Unfortunately, researchers haven't yet discovered how to induce happiness, so a randomized controlled trial isn't an option. Instead, the authors measured affective states (the term psychology researchers use to describe emotional state) using a questionnaire developed by psychology researchers called the SPANE. They divided up the study participants into two equal groups based on their questionnaire responses: a happier group which they called the positive group (POS) and a less happy group which they called the non-positive group (N-POS). The authors looked at how the two groups performed an analytical task and a creative task.

For the analytical task, the authors used the Tower of London test, which is similar to the Towers of Hanoi. They scored performance as a function of how many trials the participant passed and how long it took to solve each trial. For this problem, the POS group did much better, and the results were statistically significant at p<.05. For the creative task, they showed the participants images, and the participants had to invent captions for these images. Neither quantity nor quality measures for this task showed statistically significant differences between the two groups at p=.05, in contradiction with the results of previous studies done by other authors.

Ultimately, what we want to know is how much developer happiness impacts outcomes. The authors do report d values, which I assume is Cohen's d, an effect size measure. Alas, I couldn't find the meaning of d explained in the paper, so I can't be certain. For the analytic task, the authors report a d=0.91. That sounds like an impressive result, given that Cohen considered a d=0.8 to be a "large" effect in psychology research. Unfortunately, we haven't yet come up with conventions in software engineering research to characterize small, medium and large effects. The main takeaway from this study is: happier developers perform much better on analytic tasks.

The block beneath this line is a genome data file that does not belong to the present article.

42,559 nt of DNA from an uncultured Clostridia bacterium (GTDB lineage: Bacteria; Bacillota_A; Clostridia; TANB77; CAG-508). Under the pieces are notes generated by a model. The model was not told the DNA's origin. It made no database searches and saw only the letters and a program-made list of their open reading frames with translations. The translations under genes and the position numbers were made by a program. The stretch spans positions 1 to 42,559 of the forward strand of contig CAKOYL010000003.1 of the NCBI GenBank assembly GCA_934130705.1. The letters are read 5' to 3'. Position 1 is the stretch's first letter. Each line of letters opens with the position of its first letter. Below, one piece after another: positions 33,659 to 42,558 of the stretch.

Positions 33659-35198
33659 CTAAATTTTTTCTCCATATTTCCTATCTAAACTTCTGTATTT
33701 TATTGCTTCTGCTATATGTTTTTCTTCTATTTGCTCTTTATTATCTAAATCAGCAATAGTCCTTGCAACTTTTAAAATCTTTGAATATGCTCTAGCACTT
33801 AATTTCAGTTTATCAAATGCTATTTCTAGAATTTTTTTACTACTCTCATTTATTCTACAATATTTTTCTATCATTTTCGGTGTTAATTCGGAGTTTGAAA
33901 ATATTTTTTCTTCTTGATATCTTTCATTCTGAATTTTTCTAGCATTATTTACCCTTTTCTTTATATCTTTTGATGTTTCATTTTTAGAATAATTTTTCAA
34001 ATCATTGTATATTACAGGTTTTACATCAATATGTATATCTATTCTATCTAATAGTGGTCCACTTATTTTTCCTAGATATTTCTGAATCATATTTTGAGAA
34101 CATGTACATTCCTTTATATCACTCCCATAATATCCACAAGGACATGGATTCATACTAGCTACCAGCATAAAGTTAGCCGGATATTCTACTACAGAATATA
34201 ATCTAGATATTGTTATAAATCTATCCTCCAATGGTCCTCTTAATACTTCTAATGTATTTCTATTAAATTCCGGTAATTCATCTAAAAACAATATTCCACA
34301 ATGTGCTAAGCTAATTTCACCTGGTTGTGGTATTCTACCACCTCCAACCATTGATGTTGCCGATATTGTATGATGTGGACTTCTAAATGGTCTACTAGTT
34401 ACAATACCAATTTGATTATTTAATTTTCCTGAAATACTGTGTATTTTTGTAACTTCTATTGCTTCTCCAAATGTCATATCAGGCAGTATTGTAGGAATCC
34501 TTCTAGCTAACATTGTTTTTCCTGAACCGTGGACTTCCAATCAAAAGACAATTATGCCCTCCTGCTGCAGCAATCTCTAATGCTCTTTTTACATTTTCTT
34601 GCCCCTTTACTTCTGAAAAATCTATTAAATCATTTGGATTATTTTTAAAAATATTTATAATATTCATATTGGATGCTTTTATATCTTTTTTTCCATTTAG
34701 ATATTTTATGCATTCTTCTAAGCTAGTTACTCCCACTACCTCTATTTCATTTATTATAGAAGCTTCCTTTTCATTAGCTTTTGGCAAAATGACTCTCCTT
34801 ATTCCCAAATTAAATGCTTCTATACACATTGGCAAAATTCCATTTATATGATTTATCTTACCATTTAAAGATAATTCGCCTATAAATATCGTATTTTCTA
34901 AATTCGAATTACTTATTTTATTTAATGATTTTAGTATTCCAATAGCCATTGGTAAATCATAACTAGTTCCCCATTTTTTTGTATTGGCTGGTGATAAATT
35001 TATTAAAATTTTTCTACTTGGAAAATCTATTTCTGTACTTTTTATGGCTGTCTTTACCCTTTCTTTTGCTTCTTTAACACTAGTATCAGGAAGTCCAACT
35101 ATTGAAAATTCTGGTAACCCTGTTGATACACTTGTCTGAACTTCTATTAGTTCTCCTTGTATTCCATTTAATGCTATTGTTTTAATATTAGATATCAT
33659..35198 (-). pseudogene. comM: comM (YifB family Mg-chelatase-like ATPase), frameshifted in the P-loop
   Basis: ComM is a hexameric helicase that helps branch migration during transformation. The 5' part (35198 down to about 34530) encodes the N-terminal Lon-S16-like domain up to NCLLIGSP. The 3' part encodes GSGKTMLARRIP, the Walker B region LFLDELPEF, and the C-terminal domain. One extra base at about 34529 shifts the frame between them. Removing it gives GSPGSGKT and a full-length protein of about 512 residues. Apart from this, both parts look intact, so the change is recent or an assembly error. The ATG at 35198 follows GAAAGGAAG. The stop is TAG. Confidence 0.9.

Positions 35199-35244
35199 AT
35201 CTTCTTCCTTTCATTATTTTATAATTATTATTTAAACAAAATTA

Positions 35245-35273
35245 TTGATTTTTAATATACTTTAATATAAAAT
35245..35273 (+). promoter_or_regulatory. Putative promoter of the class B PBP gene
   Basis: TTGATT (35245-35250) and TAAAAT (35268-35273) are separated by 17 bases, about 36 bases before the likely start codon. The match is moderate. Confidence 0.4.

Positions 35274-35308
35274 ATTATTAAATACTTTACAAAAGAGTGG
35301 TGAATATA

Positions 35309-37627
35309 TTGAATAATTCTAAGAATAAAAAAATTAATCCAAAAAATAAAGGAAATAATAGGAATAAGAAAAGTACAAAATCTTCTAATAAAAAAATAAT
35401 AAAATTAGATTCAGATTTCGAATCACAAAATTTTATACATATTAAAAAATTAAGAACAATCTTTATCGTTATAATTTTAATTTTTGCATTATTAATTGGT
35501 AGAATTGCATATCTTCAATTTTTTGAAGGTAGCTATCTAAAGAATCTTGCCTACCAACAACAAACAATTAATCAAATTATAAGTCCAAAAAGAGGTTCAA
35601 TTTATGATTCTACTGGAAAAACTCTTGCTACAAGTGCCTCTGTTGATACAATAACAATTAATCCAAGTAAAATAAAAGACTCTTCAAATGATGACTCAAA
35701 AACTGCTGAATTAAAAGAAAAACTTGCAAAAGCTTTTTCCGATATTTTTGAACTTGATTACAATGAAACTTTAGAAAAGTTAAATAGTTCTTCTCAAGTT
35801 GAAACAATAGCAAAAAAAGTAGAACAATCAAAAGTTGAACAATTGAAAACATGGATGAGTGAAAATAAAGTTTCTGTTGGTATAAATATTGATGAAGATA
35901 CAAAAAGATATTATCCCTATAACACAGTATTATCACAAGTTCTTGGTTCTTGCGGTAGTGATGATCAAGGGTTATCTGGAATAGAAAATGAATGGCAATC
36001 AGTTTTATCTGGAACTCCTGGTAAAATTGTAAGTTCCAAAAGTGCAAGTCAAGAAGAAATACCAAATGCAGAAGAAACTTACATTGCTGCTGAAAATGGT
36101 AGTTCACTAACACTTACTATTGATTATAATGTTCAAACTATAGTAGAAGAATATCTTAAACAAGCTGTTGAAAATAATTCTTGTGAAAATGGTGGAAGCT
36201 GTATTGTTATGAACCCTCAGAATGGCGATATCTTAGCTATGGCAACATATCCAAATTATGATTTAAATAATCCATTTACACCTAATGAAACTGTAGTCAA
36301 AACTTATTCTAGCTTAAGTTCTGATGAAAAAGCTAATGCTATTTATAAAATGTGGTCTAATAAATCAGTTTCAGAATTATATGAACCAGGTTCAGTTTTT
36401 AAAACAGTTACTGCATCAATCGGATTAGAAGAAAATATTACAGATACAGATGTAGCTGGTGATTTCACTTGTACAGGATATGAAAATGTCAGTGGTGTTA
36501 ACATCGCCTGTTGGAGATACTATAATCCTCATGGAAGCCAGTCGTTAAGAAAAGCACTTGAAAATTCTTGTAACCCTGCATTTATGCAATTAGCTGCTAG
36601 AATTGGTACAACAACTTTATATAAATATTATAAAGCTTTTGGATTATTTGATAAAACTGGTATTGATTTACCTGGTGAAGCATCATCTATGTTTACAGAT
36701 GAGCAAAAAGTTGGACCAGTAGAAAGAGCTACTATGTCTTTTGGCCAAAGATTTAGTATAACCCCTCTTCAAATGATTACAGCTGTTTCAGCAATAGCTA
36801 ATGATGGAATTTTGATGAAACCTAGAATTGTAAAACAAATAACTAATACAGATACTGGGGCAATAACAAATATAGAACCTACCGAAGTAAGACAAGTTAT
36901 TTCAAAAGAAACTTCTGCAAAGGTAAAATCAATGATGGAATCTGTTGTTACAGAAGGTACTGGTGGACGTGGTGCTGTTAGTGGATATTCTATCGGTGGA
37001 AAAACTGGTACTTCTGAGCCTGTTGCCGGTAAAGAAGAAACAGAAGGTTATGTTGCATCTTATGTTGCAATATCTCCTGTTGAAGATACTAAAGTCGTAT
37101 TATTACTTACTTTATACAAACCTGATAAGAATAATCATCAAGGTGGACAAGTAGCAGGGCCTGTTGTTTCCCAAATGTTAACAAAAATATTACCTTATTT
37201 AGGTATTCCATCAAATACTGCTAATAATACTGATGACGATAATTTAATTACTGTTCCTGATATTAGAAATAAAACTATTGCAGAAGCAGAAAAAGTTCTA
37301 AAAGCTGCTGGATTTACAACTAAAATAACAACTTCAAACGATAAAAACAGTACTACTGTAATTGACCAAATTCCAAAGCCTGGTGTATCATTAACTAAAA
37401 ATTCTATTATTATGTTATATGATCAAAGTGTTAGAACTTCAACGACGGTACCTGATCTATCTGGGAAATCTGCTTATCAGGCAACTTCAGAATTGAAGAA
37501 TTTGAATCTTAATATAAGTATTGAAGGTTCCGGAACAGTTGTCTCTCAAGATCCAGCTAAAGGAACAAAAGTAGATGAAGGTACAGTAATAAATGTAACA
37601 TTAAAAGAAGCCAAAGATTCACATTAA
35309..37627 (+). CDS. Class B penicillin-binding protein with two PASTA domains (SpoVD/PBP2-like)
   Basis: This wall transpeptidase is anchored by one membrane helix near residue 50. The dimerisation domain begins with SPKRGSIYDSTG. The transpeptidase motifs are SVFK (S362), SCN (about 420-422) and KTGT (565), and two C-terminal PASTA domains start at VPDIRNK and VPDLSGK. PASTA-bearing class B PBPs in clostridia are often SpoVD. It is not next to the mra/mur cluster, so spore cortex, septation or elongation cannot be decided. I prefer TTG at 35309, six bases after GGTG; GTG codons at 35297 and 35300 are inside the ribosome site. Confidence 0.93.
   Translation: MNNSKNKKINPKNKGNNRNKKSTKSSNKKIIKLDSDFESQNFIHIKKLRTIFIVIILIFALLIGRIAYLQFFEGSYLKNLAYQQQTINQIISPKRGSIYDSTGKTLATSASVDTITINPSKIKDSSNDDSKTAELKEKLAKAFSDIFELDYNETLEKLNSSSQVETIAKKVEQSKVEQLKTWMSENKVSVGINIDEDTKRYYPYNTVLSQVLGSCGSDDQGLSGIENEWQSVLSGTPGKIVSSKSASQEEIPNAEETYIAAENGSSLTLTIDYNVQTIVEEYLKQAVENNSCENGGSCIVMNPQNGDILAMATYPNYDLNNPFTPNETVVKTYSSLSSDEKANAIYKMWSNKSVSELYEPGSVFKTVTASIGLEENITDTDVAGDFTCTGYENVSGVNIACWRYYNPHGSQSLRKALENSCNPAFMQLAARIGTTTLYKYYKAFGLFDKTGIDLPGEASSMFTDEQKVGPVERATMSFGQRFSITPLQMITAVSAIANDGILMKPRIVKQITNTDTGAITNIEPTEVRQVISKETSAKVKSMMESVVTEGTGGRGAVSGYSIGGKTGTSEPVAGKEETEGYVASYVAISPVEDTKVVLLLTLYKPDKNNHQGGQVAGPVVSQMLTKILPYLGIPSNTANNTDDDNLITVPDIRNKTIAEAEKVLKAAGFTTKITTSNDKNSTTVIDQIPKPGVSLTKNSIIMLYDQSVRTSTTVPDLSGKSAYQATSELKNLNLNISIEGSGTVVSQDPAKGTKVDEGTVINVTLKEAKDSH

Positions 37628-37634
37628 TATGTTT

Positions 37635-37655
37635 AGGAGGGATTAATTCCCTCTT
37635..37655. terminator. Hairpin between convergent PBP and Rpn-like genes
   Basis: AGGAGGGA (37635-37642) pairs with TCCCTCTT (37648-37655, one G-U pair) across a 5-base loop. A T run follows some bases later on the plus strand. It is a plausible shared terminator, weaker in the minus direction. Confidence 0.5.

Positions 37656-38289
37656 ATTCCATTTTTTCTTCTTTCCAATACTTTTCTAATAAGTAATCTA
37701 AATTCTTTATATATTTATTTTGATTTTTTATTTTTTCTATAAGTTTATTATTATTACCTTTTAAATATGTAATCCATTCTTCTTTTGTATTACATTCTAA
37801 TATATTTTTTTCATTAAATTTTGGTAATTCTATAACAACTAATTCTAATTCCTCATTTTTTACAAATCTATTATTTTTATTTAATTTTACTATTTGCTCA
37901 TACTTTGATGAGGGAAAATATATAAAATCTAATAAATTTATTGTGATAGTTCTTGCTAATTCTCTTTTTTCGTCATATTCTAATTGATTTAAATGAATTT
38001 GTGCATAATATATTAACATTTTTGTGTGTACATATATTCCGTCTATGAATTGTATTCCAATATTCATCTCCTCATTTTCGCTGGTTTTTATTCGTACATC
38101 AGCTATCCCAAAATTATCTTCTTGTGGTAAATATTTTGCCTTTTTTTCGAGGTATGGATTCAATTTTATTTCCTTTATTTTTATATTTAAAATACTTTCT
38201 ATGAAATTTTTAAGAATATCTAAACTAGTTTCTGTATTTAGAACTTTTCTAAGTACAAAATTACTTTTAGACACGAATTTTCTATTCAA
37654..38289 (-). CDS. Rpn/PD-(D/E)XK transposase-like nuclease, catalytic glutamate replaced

The authors report d=0.07 and d=0.10 for the creative quality measures, favoring the N-POS group. They report d=0.41 for the creative quantity measure favoring the POS group, which is somewhere between "small' and "medium" according to Cohen's guidelines. Even though the authors didn't get statistically significant results, a positive result would be consistent with one of the other studies cited by the authors (Sowden & Dawson, 2011).

It seemed a bit odd that the tasks were not explicitly software related, making the paper feel like a more traditional psychology study with a software engineering spin. The creativity task did not use images that were related to software development at all. The analytic task was more software-related, but the participants had to solve the problem themselves rather than implement a program to solve the problem. Still, it seems reasonable that these more generic measures of creativity and analytic problem solving would be correlated with performance on software engineering tasks.

One notable thing about this paper is that it's published in PeerJ, an open venue (read: no paywall). The authors also elected to make the peer review comments public, which is wonderful. Hopefully, more authors will follow their lead.